For fiscal 2019, we currently anticipate that global production of passenger cars and light commercial vehicles will be at roughly the same level as the previous year. The declining market performance we experienced over the second half of last year looks set to continue unabated in the first half of 2019. For the second half of the year, we anticipate slight increases in production compared with the low prior-year basis. The positive trend in demand for replacement tires for passenger cars and light commercial vehicles is expected to continue in all regions in 2019. On a global level, we expect it to increase by 2%.
Based on these market assumptions and in light of what continues to be a highly volatile market environment – and provided that exchange rates remain constant – we anticipate total sales of between around €45 billion and €47 billion and an adjusted EBIT margin of approximately 8% to 9% in fiscal 2019.
For the Automotive Group, assuming constant exchange rates, we anticipate sales of approximately €27 billion to €28 billion with an adjusted EBIT margin of around 6% to 7%. For the Rubber Group, assuming constant exchange rates, we anticipate sales of approximately €18 billion to €19 billion with an adjusted EBIT margin of around 12% to 13%.
For the Rubber Group, we anticipate increased fixed costs in the Tire division in 2019. This increase in fixed costs has resulted primarily from the considerable expansion of capacity over recent years. The utilization of the new capacity and the generation of related sales will not positively impact the cost situation until 2020 onwards.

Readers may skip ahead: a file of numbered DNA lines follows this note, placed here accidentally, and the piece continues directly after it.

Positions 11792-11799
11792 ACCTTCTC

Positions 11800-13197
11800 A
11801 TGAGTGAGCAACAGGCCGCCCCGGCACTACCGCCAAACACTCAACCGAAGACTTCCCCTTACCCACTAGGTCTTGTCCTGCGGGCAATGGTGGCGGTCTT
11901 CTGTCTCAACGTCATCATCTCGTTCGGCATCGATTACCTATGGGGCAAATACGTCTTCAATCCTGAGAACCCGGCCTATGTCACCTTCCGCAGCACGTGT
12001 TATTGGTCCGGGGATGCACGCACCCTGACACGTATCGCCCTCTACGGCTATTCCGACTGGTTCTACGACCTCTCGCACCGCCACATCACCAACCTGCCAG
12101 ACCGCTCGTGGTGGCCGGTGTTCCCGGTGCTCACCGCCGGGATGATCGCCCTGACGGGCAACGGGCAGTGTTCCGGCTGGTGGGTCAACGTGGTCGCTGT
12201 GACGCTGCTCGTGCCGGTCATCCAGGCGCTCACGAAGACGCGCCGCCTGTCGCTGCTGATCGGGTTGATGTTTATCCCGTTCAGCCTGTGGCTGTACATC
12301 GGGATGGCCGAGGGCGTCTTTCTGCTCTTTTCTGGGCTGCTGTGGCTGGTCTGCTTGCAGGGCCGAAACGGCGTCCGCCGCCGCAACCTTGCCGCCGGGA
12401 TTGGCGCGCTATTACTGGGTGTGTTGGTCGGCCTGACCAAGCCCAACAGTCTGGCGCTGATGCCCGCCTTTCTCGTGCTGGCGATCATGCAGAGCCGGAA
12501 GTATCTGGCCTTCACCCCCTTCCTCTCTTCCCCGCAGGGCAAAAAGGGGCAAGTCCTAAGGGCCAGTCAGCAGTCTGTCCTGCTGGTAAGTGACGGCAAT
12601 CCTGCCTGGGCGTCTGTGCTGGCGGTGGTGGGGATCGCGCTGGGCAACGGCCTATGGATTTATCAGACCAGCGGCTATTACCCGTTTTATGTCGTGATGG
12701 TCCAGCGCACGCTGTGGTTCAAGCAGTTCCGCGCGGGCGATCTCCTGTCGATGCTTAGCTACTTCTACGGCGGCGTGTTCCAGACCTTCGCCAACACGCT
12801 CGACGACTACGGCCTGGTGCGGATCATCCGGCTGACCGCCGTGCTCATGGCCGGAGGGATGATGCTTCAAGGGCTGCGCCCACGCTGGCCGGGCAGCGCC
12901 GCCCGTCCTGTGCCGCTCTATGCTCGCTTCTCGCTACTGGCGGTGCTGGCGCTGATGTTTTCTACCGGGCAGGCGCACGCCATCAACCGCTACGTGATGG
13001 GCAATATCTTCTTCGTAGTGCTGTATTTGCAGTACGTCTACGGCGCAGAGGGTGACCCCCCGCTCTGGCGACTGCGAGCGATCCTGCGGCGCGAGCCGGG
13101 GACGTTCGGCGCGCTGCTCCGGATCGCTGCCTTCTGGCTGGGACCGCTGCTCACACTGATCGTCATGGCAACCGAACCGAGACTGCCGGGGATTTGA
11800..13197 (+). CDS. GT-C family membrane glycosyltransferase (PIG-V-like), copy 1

If demand for tires increases worldwide over the course of the year, as we expect it to, this is likely to be reflected in rubber prices at a commensurately fast rate. We are anticipating an average price of U.S. $1.46 per kilogram (2018: U.S. $1.36 per kilogram) for natural rubber (TSR 20) and U.S. $1.43 per kilogram (2018: U.S. $1.41 per kilogram) for butadiene, a base material for synthetic rubber. Moreover, we expect the import tariffs that have been levied by various countries to increase the costs of steel cord. We do not expect the recent resurgent price of crude oil to produce a positive impact on the cost of carbon black and other chemicals year-on-year. Generally speaking, every U.S. $10 increase in the average price of crude oil equates to a negative gross effect of around U.S. $50 million on the Rubber Group’s operating earnings. Overall, we expect rising raw material prices to have a negative effect of approximately €50 million on the Rubber Group in 2019.